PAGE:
Artiom Khlebnikov is the Russian winner of the international Stanisław Lem competition for a science-fiction short story, the Polish ambassador to Moscow, Krzysztof Krajewski, told a press conference on Thursday.
Sofia, the protagonist of the winning short story entitled 'Losses', is trying to acquire a photograph of her grandfather but is hindered by the disappearance of a huge amount of data that was lost in a hacking attack. The search leads Sofia to the South Pole and, at the same time, guides her towards her own destiny.
The second place in the competition went to Vladimir Berezin, the third - to Mikhail Gajocho. The competition attracted over 300 entries. The authors of the stories - the oldest entrant was 86 years old - described a future in which space conquest and scientific and technological progress are ongoing. The theme of humans achieving physical immortality and questions about the psychological effects of this state appear in the works.
The Polish embassy in Moscow organised the competition "looking for a form that would allow the participants to show their own interpretation of (Lem's) unique style. The competition was to be a kind of reflection of the way Russian authors see the work of the Polish writer," said Ambassador Krajewski.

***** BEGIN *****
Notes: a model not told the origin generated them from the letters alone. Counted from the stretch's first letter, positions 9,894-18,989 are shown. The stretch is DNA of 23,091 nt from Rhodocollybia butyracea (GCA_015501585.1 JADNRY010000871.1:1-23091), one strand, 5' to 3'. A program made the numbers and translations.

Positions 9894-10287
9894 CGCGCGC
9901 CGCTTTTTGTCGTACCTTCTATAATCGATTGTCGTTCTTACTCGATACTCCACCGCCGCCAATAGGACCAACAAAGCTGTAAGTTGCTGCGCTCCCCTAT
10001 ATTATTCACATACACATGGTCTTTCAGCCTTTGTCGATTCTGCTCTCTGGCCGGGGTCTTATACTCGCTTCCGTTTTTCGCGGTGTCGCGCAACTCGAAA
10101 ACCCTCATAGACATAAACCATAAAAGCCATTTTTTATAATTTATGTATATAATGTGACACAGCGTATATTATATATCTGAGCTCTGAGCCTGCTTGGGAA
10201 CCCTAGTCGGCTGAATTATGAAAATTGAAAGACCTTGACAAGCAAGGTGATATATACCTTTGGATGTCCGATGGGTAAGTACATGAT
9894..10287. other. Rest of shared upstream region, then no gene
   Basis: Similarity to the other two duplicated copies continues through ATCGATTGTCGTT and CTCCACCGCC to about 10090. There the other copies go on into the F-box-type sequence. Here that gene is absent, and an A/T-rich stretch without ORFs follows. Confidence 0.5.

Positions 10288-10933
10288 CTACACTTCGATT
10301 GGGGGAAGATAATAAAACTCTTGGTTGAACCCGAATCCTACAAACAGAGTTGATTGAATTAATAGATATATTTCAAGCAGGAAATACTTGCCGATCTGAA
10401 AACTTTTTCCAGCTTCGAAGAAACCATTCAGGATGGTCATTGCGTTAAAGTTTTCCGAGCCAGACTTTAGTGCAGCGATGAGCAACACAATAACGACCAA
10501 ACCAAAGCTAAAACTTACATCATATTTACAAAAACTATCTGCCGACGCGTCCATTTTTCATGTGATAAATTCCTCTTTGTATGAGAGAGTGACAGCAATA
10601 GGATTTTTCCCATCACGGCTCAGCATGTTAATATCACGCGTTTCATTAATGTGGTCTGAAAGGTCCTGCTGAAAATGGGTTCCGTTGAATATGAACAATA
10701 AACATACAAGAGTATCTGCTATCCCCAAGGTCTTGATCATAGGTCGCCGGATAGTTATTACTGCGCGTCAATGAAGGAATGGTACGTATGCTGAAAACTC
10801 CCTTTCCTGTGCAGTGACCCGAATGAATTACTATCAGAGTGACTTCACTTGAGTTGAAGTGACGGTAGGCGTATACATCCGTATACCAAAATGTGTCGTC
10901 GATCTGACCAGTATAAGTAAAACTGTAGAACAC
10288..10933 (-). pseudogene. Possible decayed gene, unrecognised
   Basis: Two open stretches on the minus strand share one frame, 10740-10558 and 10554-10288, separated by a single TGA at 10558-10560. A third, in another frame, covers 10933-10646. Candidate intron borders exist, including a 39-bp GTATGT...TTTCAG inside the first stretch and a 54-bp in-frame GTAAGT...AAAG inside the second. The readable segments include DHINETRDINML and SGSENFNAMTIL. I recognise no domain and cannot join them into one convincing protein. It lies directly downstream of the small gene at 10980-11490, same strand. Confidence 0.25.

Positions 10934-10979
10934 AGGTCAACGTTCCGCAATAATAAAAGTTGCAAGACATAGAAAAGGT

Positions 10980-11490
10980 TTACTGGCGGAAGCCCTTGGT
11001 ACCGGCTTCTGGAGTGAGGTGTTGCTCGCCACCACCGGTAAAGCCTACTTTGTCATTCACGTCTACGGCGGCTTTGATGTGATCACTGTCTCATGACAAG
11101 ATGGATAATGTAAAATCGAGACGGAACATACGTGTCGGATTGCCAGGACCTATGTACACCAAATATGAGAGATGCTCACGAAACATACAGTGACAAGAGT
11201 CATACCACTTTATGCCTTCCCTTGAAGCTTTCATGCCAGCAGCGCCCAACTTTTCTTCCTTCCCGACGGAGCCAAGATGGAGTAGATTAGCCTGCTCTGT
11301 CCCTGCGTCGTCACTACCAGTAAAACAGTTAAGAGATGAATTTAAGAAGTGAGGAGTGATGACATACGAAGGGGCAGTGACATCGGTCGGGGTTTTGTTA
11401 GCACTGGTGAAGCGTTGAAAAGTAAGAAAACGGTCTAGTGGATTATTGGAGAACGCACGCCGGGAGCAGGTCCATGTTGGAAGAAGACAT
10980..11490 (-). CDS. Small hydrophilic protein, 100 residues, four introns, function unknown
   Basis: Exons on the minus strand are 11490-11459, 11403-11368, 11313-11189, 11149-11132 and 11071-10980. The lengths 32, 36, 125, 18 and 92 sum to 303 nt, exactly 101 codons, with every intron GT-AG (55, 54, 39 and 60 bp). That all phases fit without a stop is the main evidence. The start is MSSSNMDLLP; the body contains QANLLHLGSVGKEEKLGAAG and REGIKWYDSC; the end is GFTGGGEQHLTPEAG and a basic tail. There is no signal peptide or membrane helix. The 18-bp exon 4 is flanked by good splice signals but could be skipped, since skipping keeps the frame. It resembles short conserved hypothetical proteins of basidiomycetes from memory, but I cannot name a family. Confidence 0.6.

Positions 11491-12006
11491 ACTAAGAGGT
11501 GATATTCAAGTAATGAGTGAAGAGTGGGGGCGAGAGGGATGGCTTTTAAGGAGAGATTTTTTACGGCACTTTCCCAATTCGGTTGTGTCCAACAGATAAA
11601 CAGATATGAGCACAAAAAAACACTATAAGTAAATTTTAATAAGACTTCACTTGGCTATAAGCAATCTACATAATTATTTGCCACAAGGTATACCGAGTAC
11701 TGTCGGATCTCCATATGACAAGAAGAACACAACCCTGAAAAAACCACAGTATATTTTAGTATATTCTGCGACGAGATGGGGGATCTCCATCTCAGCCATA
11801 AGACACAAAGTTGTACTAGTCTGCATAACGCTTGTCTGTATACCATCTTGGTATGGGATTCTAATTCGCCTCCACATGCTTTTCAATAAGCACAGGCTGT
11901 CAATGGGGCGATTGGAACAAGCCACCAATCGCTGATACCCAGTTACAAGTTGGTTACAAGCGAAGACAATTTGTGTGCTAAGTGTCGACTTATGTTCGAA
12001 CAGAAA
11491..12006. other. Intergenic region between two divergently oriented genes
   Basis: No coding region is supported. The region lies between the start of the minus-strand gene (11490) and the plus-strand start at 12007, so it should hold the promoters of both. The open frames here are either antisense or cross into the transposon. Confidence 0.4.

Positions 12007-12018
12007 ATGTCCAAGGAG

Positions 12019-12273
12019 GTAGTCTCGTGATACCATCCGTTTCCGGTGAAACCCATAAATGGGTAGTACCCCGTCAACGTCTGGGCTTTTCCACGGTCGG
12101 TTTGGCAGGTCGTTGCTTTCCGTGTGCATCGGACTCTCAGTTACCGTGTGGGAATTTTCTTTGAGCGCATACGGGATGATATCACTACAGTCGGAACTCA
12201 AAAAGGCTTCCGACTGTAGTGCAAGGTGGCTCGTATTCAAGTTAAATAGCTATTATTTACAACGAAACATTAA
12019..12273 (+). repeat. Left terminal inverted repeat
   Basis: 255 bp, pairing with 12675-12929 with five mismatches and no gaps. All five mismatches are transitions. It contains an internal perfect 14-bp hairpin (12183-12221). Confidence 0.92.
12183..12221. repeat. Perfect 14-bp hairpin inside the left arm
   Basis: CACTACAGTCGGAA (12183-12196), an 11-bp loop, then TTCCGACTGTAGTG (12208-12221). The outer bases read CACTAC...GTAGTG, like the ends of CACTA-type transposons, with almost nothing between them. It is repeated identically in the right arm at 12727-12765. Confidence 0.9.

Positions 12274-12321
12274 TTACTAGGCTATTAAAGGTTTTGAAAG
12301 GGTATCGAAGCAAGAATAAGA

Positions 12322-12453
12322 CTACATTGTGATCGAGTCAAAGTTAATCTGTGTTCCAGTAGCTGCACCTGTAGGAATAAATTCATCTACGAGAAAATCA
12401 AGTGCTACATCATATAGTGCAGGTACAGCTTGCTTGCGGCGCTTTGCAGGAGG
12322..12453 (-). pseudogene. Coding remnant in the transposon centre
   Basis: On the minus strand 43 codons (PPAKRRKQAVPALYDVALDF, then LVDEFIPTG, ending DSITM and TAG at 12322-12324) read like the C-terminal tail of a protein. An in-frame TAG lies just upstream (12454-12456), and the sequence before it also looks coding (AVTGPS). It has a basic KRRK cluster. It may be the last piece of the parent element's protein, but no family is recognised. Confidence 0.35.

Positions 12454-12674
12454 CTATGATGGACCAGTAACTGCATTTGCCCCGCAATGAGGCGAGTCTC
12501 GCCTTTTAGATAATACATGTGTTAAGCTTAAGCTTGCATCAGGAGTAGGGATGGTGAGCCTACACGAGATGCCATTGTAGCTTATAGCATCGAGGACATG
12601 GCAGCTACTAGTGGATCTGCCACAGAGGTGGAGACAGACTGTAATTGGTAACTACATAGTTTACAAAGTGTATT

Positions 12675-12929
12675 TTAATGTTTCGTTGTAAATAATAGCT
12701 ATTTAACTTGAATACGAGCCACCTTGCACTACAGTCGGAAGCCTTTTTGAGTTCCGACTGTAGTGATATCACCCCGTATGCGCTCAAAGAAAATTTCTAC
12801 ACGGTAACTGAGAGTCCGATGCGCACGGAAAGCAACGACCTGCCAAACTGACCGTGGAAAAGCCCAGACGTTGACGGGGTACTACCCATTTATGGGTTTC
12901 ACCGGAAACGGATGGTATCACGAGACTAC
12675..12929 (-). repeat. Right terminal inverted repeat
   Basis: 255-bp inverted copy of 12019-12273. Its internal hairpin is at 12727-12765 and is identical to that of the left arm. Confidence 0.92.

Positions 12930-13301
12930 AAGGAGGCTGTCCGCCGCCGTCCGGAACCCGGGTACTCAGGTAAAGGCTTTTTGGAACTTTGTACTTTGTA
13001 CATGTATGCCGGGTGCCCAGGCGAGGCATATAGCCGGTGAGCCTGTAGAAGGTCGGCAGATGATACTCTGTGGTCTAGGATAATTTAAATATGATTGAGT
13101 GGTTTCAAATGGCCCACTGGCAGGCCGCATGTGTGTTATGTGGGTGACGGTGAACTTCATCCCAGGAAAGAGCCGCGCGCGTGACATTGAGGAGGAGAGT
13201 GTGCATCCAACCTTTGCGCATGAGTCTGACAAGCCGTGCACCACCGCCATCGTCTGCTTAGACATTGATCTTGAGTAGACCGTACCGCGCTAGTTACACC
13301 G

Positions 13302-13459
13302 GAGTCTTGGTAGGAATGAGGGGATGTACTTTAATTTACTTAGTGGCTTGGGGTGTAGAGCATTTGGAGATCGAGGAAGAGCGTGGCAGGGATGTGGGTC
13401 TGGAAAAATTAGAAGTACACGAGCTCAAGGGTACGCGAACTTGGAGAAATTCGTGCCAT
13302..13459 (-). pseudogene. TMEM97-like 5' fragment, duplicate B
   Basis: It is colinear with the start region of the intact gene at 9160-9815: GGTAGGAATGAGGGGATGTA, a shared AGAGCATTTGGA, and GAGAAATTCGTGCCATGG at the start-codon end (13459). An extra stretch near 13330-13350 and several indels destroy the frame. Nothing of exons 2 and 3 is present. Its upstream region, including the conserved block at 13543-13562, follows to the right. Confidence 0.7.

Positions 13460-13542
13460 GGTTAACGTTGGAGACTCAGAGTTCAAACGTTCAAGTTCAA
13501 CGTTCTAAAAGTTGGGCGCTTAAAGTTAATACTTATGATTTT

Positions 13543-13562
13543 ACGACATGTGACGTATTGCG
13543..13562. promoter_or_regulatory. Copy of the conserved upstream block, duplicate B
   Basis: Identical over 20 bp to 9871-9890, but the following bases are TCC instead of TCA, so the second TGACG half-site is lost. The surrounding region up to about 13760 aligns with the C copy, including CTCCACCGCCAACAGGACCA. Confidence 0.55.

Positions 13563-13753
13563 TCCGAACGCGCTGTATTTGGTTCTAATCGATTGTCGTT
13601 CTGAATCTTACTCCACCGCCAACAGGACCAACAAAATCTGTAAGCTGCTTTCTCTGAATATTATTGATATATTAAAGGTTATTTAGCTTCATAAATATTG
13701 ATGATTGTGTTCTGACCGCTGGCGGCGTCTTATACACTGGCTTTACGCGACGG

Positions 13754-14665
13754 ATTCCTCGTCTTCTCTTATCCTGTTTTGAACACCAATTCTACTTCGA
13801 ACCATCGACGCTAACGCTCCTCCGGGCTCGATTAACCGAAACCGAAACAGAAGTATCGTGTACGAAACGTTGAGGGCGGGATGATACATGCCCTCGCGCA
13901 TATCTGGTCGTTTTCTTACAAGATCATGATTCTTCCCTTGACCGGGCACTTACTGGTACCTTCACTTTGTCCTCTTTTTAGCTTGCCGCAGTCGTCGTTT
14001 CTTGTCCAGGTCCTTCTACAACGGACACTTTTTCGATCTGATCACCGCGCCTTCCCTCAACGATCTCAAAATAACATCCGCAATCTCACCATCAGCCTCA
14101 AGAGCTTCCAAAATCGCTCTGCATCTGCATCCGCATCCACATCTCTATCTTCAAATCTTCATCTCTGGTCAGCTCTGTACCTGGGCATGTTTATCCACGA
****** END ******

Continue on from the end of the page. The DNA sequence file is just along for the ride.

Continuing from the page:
The president of the jury, literary critic Galina Juzefowicz, recalled that Lem was as popular in the USSR and Russia as the native science-fiction authors, the brothers Arkady and Boris Strugatsky. "For the Russian reader, these are figures of equal rank. It is difficult for me to speak about Lem as a representative of Polish culture only, because I think that he belongs to world culture to a no lesser degree, including Russian culture," Juzefowicz said.
source: Polish Press Agency (PAP), Anna Wróbel